Sunday, August 17, 2014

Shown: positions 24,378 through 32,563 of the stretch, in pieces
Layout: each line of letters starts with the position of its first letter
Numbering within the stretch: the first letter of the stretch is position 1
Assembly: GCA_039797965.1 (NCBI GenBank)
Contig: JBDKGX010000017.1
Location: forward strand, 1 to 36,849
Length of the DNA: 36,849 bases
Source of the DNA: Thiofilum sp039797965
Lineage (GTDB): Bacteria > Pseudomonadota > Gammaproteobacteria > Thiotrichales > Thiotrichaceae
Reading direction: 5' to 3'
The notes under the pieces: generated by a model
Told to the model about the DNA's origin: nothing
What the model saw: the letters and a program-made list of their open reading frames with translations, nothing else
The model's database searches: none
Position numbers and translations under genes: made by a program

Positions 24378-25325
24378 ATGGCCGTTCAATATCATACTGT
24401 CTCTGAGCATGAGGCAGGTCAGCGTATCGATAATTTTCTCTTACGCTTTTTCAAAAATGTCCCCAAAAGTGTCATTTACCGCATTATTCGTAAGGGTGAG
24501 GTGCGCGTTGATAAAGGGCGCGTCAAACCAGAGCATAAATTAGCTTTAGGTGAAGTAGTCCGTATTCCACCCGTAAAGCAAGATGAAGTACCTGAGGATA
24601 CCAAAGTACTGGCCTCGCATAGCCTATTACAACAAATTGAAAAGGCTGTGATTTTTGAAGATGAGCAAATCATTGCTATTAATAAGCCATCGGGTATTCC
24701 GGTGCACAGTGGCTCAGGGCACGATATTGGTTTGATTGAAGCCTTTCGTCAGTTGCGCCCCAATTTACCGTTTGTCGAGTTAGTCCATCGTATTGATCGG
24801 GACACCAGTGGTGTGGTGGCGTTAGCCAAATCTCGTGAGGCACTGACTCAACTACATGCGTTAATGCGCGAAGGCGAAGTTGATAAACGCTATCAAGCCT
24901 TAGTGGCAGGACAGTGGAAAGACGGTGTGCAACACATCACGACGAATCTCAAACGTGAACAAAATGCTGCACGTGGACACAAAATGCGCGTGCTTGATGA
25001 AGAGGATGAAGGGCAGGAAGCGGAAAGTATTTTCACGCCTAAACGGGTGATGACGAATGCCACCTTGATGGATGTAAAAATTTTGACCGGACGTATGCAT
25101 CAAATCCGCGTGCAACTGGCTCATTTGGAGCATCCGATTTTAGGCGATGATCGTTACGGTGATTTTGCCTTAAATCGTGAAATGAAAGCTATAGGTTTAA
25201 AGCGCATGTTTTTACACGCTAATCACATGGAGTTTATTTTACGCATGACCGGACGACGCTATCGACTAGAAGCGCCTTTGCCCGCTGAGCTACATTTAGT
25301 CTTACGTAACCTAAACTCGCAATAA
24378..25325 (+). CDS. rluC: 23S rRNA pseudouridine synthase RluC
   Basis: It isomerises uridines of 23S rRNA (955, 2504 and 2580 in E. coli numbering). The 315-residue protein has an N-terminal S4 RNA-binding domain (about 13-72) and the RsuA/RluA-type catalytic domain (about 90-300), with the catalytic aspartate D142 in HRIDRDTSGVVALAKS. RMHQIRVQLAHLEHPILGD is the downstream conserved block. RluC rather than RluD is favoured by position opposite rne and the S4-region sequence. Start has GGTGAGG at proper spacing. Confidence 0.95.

In this entry I will write on one of the key aspects that seem to give shape to human behavior and society. I will not mention particulars or specific events, suffice the fact that, no matter the century or place, there is what we call injustice in the world. Since I am not religious, I will argue that this is not an absolute condition of reality, but rather the biased perception that comes from our first person witness of reality. The key point is about the duality of fairness in terms of the universe and in terms of ourselves. Imagine an infinite checkered board in which an enough large amount of pawns of different colours, not just black and white, stand filling a many of the squares. Now imagine that randomly, a finite number of these pawns are taken out of the board by an invisible hand for no particular reason, just wanted to take some pawns out of the infinite board. First of all, from the point of view of the board, nothing fundamental has changed (!!), even if the invisible hand takes the pawns from a specific corner of it and as many as it wants (remember... the board is infinite). From the point of view of a taken pawn, things are radically different, from being on the board to being dumped out of it (the chosen one!). From the pawns left on the board, the fact that a particular pawn was taken and not itself also has an implication; it has to be a reason why that particular pawn was taken instead of itself (has it?). If some higher entity is really there collecting pawns, from the point of view of them it must be of course a reason why a given pawn was collected while another was left on the board. But from the point of view of the collecting hand, independently whether there is or there isn't an entity behind, all the pawns are irrelevant, no particular reason why choosing one instead of another, only an hypothetical higher purpose concerning the overall board. The hand is not interested in the particulars of a given pawn when there is an infinite board with them to collect and move! If there is no superior entity or higher purpose; pieces are just taken in a random way one after another no need of fairness in the process. So reality (a.k.a. the positions of the pawns on the board) doesn't have a special condition that make the pawn collection fair or unfair, even if there is a higher purpose collecting the pieces; the concept solely comes from the pawns and their circumstance on the board and their relative perceptions. We have indeed trouble to perceive the reality outside of ourselves and thus, it is very difficult to avoid assessing how fair or unfair is a circumstance in the context of pure reality devoid of our own presence. The moral of the fable is simple, the fact that human beings cannot behold reality outside of themselves give them a strong bias about reality and morality. We are inherently selfish.